A minimum of 3 characters is required

Cryptocurrency's Money Laundering Risks

Ferda Kusetogullari - Money laundering_1280x720-01.png

Traditional transactions are rapidly moving towards cashless innovations, such as cryptocurrency transactions, digital asset management, and Web3 technology. Now, the fintech world faces heightened vulnerabilities to money laundering threats, particularly with the prevalent use of mobile devices worldwide.

Yet, the allure of these innovations raises a red flag: an increased risk of financial crimes. This precarious balance poses a threat to financial stability, impacting transparency, trust, productivity, and loyalty.

Moreover, the COVID-19 pandemic has accelerated these trends, ushering in a new era of payment methods. In this era, where the digital payment landscape expands beyond tradition, risks and rewards coexist, shaping the future of finance. 

What is Cryptocurrency?

Cryptocurrency is a decentralised digital currency system that operates as virtual tokens or coins that are stored in your digital wallet. Modern cryptocurrencies, such as Bitcoin, can make it simpler for criminals to mask the origin of criminal proceeds and transfer illicit funds without being detected. Cryptocurrency, the fastest-growing digital asset, poses risks to businesses and institutions, including fraud, economic sanctions, and anti-money laundering. 

Cryptocurrency mobile payment is the most alluring method for developing and underdeveloped nations, thanks to the use of mobile phones and smart devices. Besides, the rate of financial crimes such as money laundering and terrorist financing has increased with the development of Web3 technology. So, what are the most common methods criminals use to launder cryptocurrencies? 

Smurfing: A large sum of money is divided into smaller amounts and spread by a group of people through multiple transactions to the other accounts to clear the money.

Mixing and Blender: Money from different sources is mixed through single addresses in cryptocurrency transactions, splitting and blending continuously to make it virtually impossible to trace. 

Offshore Transactions: Offshore transactions are used by criminals by employing different layering methods to carry funds from one country to another, where labour costs are cheaper.

Fiat Exchanges: Fiat exchanges encompass platforms, ranging from peer-to-peer to non-compliant, where users can trade their fiat currency for cryptocurrencies via blockchain and Web3 technology.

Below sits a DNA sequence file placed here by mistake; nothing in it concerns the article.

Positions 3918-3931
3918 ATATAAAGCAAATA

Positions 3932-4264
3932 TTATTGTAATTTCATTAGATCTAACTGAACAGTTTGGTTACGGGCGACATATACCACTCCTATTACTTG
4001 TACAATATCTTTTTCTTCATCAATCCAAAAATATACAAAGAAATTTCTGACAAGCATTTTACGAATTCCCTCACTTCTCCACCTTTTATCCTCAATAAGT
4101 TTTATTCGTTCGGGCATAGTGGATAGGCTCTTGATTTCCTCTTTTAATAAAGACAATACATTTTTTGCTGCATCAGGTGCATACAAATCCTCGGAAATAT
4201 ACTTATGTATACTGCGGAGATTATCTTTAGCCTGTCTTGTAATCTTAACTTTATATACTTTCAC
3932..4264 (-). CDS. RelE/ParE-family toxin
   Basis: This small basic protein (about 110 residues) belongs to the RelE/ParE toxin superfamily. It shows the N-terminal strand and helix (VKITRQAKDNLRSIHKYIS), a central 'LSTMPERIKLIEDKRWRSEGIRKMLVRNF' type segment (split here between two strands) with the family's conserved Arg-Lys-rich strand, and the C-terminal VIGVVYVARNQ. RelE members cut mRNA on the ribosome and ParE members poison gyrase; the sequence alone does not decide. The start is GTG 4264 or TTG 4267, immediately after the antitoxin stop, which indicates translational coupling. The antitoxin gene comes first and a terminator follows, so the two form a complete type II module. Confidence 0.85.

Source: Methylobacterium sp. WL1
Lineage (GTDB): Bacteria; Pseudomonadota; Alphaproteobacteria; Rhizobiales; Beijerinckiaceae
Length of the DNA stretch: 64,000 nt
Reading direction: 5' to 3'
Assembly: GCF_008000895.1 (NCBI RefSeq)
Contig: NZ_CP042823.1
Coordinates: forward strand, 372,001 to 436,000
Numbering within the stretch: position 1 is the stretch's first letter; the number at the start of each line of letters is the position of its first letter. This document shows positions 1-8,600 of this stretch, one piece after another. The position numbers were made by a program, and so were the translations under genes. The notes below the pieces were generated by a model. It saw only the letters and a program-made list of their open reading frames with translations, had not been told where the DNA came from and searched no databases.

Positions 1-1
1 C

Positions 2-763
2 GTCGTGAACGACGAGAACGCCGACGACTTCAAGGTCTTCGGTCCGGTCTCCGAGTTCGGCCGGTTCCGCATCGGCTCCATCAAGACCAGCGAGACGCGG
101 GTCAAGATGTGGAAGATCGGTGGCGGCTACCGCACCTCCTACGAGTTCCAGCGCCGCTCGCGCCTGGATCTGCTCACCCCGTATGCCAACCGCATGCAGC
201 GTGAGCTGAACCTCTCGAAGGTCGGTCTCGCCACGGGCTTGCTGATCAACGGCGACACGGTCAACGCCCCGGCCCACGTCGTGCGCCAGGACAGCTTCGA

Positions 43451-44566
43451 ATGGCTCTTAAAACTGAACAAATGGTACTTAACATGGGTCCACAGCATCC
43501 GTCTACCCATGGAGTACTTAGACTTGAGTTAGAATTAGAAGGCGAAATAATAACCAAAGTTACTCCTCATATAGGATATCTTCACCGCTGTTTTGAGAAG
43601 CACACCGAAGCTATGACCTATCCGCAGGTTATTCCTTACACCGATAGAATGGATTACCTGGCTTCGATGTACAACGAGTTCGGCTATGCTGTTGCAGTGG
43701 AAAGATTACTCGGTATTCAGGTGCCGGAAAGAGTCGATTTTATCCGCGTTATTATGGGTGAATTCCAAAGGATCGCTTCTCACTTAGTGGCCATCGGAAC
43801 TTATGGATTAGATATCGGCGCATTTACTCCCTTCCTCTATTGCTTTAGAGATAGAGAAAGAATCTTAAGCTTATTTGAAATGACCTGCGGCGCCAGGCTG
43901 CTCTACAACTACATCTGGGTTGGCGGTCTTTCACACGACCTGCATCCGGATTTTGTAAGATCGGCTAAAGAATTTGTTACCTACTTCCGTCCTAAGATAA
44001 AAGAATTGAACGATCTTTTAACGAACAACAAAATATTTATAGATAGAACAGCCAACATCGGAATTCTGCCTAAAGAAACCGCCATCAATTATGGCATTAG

Nested Crypto Exchanges: It refers to users opening one or more accounts across different cryptocurrency exchanges, often with the intention of bypassing Know Your Customer (KYC) and Anti-Money Laundering (AML) requirements.

Cross-Chain Bridges: This solution refers to the transfer of cryptocurrencies or assets between blockchain networks, acting as a bridge between two separate blockchains to facilitate the exchange of information and increase interoperability in the decentralised ecosystem.

Privacy-Oriented Coins: Privacy-oriented coins are specifically designed to empower users with enhanced privacy and anonymity during transactions, making them difficult to trace. 

Crypto Casinos are designed for online gaming enthusiasts who utilise digital gambling platforms with cryptocurrency payments. Criminals may exploit these platforms to convert their illicit funds into legal ones. 

3 Stages of Cryptocurrency Money Laundering

With the evolution of technology and the increasing ease and convenience of digital platforms, money laundering techniques have become more accessible through cryptocurrencies and Web3 technologies. Criminals continually adapt, learning ways to bypass anti-money laundering (AML) compliance and Know Your Customer (KYC) measures without jeopardising their ill-gotten gains, including methods such as placement, layering/hiding, and integration. 

Placement Stage: Criminals use this stage to launder their illicit funds by converting them into cryptocurrency to appear legitimate. For example, criminals receive illegal payments in cryptocurrency on their digital wallets by selling illicit products or services.